Doctors are reminding parents and carers to avoid giving whole grapes to children because they pose a major choking risk.
Believe it or not, grapes were recently named as the third most common cause of food choking deaths. Research found that only hotdogs and sweets are bigger choking hazards.
While most parents know that young children shouldn’t be given foods such as whole nuts, doctors are concerned that many are still unaware of the dangers posed by the fruit.
Their small size and round shape means it is easy for them to completely block the airways. To make matters worse, their soft texture makes grapes difficult to dislodge.
A plea for safety
In a research paper published in the British Medical Journal, Dr Jamie Cooper and Dr Amy Lumsden of the Aberdeen Royal Infirmary, make a plea for more parents to be aware of the risk of giving grapes to children.
Dr Cooper, a consultant in the emergency department, told The Guardian that medical staff may not be aware of the full extent of the problem as each hospital only sees a small percentage of choking cases.
Discussing one case involving a 17-month-old boy, who died after choking on a grape at home, Dr Cooper said: “The parents and other people were there and they did everything appropriately to try and dislodge the obstruction.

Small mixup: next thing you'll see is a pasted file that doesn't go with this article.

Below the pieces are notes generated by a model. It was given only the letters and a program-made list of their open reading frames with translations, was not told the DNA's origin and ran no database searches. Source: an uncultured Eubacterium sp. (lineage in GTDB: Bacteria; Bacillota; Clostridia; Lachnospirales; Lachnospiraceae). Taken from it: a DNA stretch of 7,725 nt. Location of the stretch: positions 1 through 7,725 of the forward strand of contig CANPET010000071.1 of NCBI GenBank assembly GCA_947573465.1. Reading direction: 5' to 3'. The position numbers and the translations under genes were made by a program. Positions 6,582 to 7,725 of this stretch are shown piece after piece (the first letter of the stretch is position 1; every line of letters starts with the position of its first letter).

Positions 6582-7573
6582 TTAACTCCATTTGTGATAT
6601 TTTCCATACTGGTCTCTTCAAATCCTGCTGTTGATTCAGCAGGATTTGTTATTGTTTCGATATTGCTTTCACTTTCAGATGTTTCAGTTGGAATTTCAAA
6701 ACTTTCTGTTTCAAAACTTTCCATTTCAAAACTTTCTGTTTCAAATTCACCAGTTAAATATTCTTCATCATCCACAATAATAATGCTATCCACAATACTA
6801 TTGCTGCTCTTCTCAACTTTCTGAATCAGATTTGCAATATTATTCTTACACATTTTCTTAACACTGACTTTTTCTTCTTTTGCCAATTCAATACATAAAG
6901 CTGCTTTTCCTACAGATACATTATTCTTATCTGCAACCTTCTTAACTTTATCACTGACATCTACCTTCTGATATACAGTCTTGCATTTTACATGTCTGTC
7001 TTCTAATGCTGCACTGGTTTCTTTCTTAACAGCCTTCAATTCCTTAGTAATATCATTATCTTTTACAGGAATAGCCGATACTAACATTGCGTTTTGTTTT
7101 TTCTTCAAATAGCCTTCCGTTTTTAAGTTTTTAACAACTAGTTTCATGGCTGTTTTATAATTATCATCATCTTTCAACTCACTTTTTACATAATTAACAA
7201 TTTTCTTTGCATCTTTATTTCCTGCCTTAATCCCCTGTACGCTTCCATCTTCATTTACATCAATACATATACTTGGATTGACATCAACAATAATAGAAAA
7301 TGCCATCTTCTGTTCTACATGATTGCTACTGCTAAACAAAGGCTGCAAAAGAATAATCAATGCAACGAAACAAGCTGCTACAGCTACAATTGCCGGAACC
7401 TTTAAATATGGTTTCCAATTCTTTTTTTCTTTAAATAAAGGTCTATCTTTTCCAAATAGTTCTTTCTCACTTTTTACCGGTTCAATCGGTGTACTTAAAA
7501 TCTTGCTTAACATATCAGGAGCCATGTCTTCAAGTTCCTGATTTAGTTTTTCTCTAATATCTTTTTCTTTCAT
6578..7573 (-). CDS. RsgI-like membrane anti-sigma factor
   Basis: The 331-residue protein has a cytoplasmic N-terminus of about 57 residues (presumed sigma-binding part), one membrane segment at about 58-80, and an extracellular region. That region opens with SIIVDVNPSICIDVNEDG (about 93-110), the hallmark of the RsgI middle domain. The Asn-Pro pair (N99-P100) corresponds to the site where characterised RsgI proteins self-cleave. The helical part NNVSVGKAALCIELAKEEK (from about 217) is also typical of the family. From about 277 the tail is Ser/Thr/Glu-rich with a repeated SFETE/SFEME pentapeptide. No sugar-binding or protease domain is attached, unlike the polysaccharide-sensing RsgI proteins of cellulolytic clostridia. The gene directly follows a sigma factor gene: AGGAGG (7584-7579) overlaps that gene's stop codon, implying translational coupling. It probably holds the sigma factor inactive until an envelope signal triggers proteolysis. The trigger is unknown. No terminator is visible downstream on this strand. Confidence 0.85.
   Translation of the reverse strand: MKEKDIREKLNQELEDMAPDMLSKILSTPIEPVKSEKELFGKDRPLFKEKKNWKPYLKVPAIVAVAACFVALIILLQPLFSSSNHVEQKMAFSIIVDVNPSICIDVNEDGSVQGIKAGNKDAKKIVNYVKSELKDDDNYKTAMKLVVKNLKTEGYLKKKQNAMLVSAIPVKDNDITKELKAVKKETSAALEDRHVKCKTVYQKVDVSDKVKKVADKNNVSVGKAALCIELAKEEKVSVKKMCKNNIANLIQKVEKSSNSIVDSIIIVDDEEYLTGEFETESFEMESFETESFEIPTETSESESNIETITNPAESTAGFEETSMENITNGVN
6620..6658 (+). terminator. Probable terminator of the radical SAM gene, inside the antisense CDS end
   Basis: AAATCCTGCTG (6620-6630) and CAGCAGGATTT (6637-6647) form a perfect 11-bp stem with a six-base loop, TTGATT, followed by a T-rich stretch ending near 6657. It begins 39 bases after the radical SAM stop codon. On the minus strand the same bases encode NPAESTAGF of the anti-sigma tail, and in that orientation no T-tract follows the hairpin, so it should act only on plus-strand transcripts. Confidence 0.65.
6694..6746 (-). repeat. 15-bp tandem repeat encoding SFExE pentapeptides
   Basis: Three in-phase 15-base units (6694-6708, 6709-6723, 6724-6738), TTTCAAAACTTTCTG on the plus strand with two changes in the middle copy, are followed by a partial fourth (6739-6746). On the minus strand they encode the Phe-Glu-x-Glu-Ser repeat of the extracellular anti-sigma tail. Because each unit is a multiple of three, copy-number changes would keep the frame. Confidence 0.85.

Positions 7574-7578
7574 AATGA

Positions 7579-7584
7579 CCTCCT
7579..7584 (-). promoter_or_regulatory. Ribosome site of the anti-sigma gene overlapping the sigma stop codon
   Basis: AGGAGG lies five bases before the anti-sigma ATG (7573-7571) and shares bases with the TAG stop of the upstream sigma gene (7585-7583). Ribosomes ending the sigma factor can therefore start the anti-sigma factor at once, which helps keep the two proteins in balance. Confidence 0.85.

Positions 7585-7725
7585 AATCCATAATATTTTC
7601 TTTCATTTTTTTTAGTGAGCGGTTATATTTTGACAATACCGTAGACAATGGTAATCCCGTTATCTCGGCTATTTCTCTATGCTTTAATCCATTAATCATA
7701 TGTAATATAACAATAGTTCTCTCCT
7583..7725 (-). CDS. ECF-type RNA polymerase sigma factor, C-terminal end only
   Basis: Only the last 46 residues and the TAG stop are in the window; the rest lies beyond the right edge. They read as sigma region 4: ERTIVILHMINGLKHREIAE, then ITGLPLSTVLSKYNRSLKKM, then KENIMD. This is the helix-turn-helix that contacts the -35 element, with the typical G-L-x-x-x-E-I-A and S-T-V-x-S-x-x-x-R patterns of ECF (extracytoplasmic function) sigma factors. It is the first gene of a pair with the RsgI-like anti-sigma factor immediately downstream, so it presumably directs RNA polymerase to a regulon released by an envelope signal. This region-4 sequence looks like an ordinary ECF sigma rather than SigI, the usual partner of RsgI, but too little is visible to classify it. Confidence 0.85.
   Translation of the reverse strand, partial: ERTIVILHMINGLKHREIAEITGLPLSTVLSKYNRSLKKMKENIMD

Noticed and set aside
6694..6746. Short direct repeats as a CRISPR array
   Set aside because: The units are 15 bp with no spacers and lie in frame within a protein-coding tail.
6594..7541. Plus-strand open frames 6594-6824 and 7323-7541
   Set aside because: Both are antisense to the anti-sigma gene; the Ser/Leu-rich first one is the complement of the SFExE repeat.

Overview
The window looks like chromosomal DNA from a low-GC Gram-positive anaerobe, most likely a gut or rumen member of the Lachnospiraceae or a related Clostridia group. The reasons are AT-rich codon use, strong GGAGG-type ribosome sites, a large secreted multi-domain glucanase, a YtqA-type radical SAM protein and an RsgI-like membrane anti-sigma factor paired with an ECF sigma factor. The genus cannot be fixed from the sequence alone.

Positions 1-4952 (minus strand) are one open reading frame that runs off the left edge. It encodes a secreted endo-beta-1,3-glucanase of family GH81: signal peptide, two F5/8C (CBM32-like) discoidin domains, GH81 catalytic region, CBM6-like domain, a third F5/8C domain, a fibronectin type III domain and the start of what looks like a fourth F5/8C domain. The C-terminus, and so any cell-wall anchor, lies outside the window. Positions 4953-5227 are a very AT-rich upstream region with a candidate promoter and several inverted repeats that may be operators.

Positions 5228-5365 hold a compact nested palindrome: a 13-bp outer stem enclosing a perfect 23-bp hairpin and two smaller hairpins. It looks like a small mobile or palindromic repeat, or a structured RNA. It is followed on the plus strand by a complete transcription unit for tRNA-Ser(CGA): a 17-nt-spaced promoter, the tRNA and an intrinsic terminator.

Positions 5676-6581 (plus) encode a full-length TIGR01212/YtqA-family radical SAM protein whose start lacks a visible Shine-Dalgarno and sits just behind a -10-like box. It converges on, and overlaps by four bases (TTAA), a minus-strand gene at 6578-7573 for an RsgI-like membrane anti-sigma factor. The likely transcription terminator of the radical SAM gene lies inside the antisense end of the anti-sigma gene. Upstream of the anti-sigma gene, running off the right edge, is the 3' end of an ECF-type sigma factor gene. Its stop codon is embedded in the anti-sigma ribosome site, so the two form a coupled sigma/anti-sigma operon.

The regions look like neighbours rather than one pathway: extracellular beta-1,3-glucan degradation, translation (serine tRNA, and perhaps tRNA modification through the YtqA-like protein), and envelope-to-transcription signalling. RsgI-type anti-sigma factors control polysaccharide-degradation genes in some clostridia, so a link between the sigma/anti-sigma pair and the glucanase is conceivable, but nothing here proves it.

“Experienced people still failed to dislodge the obstruction with non-invasive first aid manoeuvres.
“A paramedic did attend, but the child had gone into cardiac arrest before the grape was able to be removed. Everything was tried to resuscitate the child, but he died later.”
Removing the hazard
Dr Cooper says parents and carers should:
- chop up soft fruits such as grapes and cherry tomatoes into quarters before giving them to children – grapes should be cut length-wise, not width-wide
- make sure youngsters are supervised while eating
He also adds that wider health warning should be attached to foods such as grapes: “Ideally we would like supermarkets and big chains to consider putting some choking hazard warning labels on [grapes], just like they do on toys and other things.”
How to treat a choking baby
Leading first aid charity, St John Ambulance, give the following advice for treating a choking baby
Step 1 of 4: Slap it out
- • Lay your baby face down on you thigh and support their head. Give up to five back blows between their shoulder blades with the heel of your hand.
- • Give up to five back blows between their shoulder blades with the heel of your hand.
Step 2 of 4: Check their mouth
- • Lay your baby on your thigh face up.
- • Carefully pick out any obvious objects with your fingertips.
Step 3 of 4: Squeeze it out
- • Using two fingers, give up to five downward chest thrusts.
- • Check the mouth. If the obstruction hasn’t cleared, call 999/112 for emergency help.
Step 4 of 4: Call 999 or 112
- • Take your baby with you and call 999 or 112.
- • Repeat the above steps 1 to 3 until help arrives.
- • If they become unresponsive at any stage, open their airway and check their breathing.
- • If they’re not breathing, start CPR (cardiopulmonary resuscitation ‒ chest compressions and rescue breaths).
Follow this link to find out how to treat a choking child: www.sja.org.uk/sja/first-aid-advice